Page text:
MAHWAH – Hundreds of people gathered at the Sheraton hotel in Mahwah on Saturday to admire pre-1972 hot rods, listen to 1960s music and meet celebrities from the era.
The event was put on by Dead Man’s Curve, a club for hot rod enthusiasts that was founded in 1978. For many of the Dead Man’s Curve members and visitors, the hot rods remind them of a time period that they hold dear.
“Watching the ‘Wide World of Sports’ on a Saturday afternoon of drag racing, I get goosebumps thinking about it right now,” said Michael Pickey, a member of Dead Man’s Curve.
About six years ago, the club, based in Montville, decided it wanted to share its love of hot rods with the community and created the annual Labor Day weekend event, starting its first event with about 300 cars. Attendance has grown in leaps and bounds since then, with more than 2,000 hot rods on display this year.
“We’re tight-knit friends who share the same passion for music, cars and the 1960s era,” said Mario Colasuonno, a member of Dead Man’s Curve for more than 20 years. “We are friends before club members, like family.”
For the past two years, Tyler Wester has worked with Rob Ida, who specializes in restoring custom vehicles, to restore a 1967 race car from Phoenix called the Guggy’s Willys coupe, which was on display Saturday. Instead of rebuilding the car with newer parts, Wester wanted to honor the record of the vehicle by restoring it with all vintage parts.
“It would have just erased the history of the car if we did it any other way,” Wester said.
This venture quickly became a challenge, as many of the parts from that era were damaged during drag racing, Wester said. Finding a transmission adapter took about eight months to find.
Pickey was another vintage hot rod owner who was able to display his hard work for the first time. He had owned a 1960s Corvette for the past 38 years and spent the last five years putting the car together, which was a struggle when finding free time to work on it became difficult.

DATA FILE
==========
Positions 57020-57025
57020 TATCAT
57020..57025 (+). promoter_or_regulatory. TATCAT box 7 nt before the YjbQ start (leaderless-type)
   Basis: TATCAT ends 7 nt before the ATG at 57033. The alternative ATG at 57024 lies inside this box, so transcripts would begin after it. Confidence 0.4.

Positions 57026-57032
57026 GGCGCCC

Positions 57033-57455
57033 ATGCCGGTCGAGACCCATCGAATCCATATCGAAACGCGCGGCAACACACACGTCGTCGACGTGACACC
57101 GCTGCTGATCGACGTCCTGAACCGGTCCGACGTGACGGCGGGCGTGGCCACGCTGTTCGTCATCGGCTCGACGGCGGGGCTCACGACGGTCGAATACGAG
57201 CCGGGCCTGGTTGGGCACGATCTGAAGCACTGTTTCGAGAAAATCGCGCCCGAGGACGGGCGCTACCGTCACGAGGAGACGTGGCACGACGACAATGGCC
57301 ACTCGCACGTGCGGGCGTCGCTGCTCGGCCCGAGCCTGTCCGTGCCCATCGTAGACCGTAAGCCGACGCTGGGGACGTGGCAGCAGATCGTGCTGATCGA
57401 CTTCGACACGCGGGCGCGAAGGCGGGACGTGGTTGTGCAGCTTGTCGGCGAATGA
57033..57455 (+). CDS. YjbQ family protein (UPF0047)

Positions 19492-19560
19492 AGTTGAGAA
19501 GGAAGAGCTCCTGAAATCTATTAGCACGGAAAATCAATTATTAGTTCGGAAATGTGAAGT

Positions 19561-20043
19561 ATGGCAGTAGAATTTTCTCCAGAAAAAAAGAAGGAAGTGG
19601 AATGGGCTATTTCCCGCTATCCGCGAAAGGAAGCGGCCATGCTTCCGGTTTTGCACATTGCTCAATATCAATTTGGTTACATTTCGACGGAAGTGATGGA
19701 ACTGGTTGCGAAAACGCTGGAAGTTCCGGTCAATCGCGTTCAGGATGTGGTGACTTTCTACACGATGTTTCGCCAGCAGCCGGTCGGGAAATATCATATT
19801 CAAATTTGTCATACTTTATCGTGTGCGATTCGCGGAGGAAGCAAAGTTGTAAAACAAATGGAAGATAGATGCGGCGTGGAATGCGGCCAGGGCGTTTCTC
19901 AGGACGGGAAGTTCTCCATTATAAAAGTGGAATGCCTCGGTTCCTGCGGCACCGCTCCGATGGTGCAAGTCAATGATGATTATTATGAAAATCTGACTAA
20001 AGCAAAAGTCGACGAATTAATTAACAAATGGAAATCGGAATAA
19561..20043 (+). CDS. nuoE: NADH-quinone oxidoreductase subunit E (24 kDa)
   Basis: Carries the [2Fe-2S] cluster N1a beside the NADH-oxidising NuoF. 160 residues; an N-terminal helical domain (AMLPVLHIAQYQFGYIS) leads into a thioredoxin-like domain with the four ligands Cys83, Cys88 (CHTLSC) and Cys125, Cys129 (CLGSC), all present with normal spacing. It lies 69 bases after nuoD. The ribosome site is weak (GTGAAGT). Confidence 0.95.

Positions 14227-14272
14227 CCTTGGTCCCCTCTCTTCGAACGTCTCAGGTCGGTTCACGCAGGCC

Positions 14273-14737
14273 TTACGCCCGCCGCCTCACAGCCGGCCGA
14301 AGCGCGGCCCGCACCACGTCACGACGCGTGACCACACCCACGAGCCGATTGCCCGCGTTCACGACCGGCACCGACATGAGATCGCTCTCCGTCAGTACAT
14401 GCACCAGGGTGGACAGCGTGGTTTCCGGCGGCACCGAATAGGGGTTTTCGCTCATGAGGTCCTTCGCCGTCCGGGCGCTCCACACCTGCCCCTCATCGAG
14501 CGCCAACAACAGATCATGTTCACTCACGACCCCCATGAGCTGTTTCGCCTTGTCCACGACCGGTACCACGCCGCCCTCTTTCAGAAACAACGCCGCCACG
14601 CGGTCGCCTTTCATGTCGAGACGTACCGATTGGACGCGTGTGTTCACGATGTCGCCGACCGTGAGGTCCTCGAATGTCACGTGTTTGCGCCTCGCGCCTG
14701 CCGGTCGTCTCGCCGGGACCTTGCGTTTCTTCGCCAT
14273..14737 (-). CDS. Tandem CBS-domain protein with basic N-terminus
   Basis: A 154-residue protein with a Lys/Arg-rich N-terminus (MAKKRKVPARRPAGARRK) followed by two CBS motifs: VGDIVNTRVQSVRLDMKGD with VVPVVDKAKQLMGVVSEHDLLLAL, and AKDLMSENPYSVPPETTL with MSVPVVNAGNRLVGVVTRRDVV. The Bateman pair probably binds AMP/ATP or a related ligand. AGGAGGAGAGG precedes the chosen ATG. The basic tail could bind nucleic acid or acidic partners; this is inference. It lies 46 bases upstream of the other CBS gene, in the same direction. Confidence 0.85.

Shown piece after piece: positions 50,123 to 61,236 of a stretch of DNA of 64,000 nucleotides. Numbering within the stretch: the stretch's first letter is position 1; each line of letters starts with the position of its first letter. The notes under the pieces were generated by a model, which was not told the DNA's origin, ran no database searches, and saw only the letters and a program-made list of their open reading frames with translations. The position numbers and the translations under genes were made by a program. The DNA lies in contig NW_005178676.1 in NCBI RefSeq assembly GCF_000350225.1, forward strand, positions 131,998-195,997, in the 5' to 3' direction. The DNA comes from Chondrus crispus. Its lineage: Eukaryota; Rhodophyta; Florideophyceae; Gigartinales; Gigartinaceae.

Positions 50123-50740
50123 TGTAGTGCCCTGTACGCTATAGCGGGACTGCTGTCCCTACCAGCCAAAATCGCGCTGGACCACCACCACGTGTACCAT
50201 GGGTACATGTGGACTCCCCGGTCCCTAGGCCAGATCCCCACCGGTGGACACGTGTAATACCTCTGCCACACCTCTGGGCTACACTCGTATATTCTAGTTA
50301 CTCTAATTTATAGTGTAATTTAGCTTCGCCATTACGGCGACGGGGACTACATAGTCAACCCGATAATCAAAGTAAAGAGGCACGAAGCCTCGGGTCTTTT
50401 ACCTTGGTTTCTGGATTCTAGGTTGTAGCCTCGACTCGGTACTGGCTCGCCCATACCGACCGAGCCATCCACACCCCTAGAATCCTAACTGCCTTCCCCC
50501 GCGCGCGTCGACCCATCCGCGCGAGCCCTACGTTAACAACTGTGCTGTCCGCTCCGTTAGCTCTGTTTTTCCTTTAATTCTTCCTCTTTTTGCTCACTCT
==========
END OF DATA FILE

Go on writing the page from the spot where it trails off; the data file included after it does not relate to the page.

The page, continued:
“I wanted to get it done, but life takes over,” Pickey said. “You’ve gotten family, children, college, all the other stuff takes over.”
Another car long in the works was a 1932 Ford Roadster, a race car that Richard Conklin, one of the founders of Deadman’s Curve, has been working on for 17 years. The car was originally found in a field in Canada, where it was made into a race car in 1964 before falling into disarray. Conklin later discovered the vehicle, in various pieces, in Michigan in 2000.
“The hardest part was the restoration,” Conklin said. “I wanted to make it look like it did in 1964. We got as close as we could.”
Also on display were a number of specialty themed cars, including the Batmobile, the Delorean from “Back to the Future,” the Red Baron, a replica of Fred Flintstone’s car from “The Flintstones” and Bob Hope’s and Bing Crosby’s golf carts.
John Soragato worked on restoring many of the specialty vehicles for about a year, building the Red Baron from scratch based on the toy model.
“It’s great,” Soragato said as visitors took pictures of his cars. “I can’t wait to come back next year, too.”
Every year, the ballroom has a different theme. This year the spotlight was on memorabilia from the TV shows “Batman” and “The Monkees.” Burt Ward, who played Robin in the original “Batman” series, and Micky Dolenz of The Monkees greeted fans and signed autographs.
Wild Hot Rod Weekend continues Sunday.
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